Sunday, October 23, 2011


What a month.

I love autumn, but this one has been work. The week leading up to October 15, which would have been my 17th year married to Dori, was hard. I was quiet, introverted, and mostly sad.

The morning of the 15th, I ran 12 miles, six with friends and the last six solo. I ran too hard on the return route, but I couldn't stop myself. So much for tapering. Later that day, the kids and I went to watch Vanderbilt play Georgia. Seventeen years ago to the day, Vanderbilt played Georgia hours before our wedding. I watched the game, a great one in fact, but my mind was elsewhere.

"How are the kids?" I hear that question 10 times a week. I answer it the same: "It's hard for them right now." The good news is they're confronting some of their grief. The bad news is their dad has to watch it. Being a parent right now is taking a toll, but we are making progress. We also have a long way to go.

This afternoon on a hike, I asked the kids if they remembered a homily from late summer. The theme - bad things will happen to all of us, if they haven't already - had my attention. He said our response to tragedy or turmoil is most important. I'm not sure if they believe the priest's conclusion, but I am sure they're thinking about it.

We're working on fundamentals around here. Blocking and tackling. We don't have any trick plays and couldn't run any if we tried. We have a lot of weeding to do. Today's talk and hike killed a few weeds, but weeding never ends, which I think the kids are beginning to understand. My plan is to continue with an honest, direct approach.

Thursday night, my friends Tony and Mary Belle hosted a gathering to raise money for a discovery grant, which can lead to some profound discoveries that make a tremendous impact on lives, for the Vanderbilt Ingram Cancer Center. VICC treated Tony's thyroid cancer successfully and Dori's leukemia. To achieve a grant, we needed to raise $35,000. We're at $44,000 and counting and hopefully will raise enough to consider making it two discovery grants. You can give online referencing the Dori Brown Discovery Grant at: If you would like to donate to my run in support of the Kanzius Cancer Research Foundation you can honor Dori and still give here. Many cyber-thanks you's.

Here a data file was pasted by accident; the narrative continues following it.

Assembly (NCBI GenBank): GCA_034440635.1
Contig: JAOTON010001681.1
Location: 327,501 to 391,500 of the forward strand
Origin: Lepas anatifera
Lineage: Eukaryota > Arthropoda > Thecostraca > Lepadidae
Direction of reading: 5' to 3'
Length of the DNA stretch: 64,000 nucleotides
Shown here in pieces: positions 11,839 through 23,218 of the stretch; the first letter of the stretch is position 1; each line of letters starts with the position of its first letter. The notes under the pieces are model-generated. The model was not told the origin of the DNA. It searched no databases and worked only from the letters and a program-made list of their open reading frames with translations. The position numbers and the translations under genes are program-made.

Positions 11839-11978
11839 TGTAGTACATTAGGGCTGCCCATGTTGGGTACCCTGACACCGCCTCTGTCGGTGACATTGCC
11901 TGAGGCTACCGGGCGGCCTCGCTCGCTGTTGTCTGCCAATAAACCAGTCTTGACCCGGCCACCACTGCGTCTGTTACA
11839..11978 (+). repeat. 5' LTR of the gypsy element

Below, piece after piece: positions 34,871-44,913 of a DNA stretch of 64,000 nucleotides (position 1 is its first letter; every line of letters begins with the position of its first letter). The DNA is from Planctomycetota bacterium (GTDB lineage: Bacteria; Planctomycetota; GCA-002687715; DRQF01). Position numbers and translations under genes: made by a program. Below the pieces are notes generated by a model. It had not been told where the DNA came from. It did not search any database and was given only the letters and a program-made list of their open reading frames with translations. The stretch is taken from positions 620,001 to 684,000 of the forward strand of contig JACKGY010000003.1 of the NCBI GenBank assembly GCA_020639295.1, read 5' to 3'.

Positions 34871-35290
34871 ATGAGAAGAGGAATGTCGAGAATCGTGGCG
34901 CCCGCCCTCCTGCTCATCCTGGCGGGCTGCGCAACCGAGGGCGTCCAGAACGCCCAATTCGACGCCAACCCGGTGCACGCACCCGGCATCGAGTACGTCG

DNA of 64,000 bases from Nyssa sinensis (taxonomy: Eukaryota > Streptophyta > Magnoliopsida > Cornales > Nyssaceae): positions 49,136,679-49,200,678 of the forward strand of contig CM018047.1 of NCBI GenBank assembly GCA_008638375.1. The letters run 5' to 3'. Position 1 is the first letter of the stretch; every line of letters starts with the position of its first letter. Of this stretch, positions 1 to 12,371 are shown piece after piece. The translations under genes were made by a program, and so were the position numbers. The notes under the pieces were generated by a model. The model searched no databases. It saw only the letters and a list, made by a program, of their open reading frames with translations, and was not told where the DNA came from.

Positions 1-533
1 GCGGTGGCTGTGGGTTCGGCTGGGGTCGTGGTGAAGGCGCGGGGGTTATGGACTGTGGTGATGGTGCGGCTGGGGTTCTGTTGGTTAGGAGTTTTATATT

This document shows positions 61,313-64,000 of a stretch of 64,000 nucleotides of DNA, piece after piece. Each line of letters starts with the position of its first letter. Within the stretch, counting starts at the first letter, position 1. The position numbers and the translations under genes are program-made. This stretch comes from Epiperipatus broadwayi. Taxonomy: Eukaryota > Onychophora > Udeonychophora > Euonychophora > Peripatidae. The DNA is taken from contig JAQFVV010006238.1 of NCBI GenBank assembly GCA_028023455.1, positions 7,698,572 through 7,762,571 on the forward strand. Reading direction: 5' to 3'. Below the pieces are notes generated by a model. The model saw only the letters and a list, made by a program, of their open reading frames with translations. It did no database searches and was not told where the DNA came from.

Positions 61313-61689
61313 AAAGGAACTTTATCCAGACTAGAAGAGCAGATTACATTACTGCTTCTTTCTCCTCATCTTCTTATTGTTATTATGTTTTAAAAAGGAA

Last night, a friend asked if anyone was running with me at next Sunday's Cape Cod Marathon. I shared I unsuccessfully tried to recruit a friend, then added, "Dori will be with me the whole run. We're going to kick this race square in the a**."

After all the training, 438 miles to date along with cross-training, I am grateful to be pain free. Yesterday, I cruised eight smooth miles in the hills of Percy Warner Park. I am ready and eager to tie my shoes.


Colleen said...

Good luck to you Jim! You're inspiring your kids and the rest of us. Hope you and Dori kick some a**.

Desirea Fields said...

Have been thinking about you and your kids lately. Had a patient who's husband was amazingly kind and supportive, and I thought of you. I continue to be amazed at your diligent work to support cancer research. I also hope you and Dori kick some a** in the coming marathon! May we all run (or walk/jog) in honor of people as amazing as Dori.
Desirea Fields